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Density vs. Design

By Dan Zack, AICP, Downtown Development Coordinator

What is Density?

"Density" is a word that comes up a lot in discussions about city planning and redevelopment. But what does it mean? Well, density is simply a measurement of how many homes there are per acre of land in a given area. It can be an effective way of measuring how “built up” a neighborhood is or isn’t. Density calculations can tell you if an area is rural, suburban, or urban in nature. It can give retailers an idea of how many customers are near their stores, and it can let public works officials know what kind of infrastructure a neighborhood needs.

But there are many things that density calculations cannot tell us, too. They cannot tell us the quality of a neighborhood. They cannot tell us how attractive it is, or how safe it is. They cannot tell us the stability of property values, or how happy the residents are, either.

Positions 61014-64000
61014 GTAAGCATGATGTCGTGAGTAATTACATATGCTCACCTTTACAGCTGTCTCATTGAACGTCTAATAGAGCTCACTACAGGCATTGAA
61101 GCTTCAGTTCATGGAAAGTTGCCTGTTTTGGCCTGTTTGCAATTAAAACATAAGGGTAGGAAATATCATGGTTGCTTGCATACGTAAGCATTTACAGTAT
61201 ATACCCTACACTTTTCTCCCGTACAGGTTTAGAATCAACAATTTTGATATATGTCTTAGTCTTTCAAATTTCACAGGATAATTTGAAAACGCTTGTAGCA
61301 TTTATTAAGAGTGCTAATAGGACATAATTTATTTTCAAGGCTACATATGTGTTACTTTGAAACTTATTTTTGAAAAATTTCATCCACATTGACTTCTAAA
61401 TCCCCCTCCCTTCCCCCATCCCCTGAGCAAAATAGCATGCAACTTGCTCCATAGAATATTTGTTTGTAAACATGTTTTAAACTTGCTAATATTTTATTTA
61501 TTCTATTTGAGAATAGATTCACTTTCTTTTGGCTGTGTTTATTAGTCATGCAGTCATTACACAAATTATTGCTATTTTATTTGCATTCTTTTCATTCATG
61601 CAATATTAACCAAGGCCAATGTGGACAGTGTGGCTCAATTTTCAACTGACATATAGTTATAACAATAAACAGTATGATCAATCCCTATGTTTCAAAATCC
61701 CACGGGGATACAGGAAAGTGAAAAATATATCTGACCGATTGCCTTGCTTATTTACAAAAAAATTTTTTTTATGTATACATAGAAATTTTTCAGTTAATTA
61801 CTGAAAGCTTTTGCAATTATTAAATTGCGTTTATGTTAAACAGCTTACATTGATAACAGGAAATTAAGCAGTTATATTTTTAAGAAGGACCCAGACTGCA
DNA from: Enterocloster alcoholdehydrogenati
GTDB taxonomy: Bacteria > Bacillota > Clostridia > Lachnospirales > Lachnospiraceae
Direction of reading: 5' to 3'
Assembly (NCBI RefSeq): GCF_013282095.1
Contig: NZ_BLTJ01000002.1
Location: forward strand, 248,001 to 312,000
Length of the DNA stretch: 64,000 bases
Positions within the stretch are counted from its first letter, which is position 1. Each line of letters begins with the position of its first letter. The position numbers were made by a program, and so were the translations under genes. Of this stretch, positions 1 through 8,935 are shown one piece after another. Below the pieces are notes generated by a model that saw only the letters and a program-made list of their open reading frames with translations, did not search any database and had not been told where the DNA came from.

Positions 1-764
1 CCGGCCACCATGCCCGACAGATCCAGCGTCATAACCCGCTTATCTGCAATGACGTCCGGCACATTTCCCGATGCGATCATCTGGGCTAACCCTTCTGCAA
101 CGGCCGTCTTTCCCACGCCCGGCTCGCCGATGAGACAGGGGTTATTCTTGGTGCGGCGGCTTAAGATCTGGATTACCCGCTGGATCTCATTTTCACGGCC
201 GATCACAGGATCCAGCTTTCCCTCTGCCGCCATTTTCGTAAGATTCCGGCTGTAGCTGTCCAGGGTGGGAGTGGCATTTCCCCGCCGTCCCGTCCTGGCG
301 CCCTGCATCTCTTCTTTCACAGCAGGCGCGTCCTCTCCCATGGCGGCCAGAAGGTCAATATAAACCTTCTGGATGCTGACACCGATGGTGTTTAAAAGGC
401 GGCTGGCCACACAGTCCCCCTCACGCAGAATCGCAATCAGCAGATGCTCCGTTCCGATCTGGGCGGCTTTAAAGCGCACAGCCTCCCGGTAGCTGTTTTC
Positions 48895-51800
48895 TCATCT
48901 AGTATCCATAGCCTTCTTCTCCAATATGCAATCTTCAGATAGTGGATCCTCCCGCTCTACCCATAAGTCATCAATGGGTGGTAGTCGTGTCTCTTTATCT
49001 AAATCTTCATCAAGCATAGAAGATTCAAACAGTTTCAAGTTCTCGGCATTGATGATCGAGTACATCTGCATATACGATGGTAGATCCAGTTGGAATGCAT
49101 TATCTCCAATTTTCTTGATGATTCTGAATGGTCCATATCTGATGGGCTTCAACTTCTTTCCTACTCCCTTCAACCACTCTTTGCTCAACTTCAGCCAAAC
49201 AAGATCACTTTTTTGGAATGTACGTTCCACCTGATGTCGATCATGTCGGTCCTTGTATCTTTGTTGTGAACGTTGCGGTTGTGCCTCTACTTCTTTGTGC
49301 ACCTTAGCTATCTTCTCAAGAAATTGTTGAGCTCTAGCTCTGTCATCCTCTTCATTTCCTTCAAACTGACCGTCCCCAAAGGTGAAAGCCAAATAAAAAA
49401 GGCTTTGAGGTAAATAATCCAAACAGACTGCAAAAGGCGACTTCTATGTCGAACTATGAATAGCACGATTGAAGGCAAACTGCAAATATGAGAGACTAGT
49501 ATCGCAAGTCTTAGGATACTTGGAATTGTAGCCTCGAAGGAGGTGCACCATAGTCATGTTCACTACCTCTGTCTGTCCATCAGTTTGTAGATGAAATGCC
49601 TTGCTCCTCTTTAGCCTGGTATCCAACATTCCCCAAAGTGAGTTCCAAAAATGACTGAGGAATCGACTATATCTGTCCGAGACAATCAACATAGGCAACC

Why Should We Build Densely?

The Redwood City General Plan states that “Higher residential densities should be promoted near or within commercial centers, employment centers, and transportation terminals.” The City’s Housing Element Subcommittee has also stated that higher density housing should be considered in the downtown district and along transit corridors

Indeed, in certain places it is very appropriate and necessary to build densely. Around transit stations is a good example. In order to ensure that the transit system will capture enough riders, it must have a lot of them living close by—preferably within a quarter of a mile. They only way to achieve this is with high density. This not only benefits those living near the transit station by offering them a convenient lifestyle, but it benefits residents of other neighborhoods too by lowering traffic congestion and air pollution and by making efficient use if infrastructure, which makes our tax dollars go further.